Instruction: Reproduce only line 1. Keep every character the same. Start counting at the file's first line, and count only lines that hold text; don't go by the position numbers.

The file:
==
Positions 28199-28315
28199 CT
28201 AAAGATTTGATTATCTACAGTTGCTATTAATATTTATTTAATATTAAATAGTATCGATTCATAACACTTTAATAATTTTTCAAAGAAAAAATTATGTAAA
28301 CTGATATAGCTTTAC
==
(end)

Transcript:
Positions 28199-28315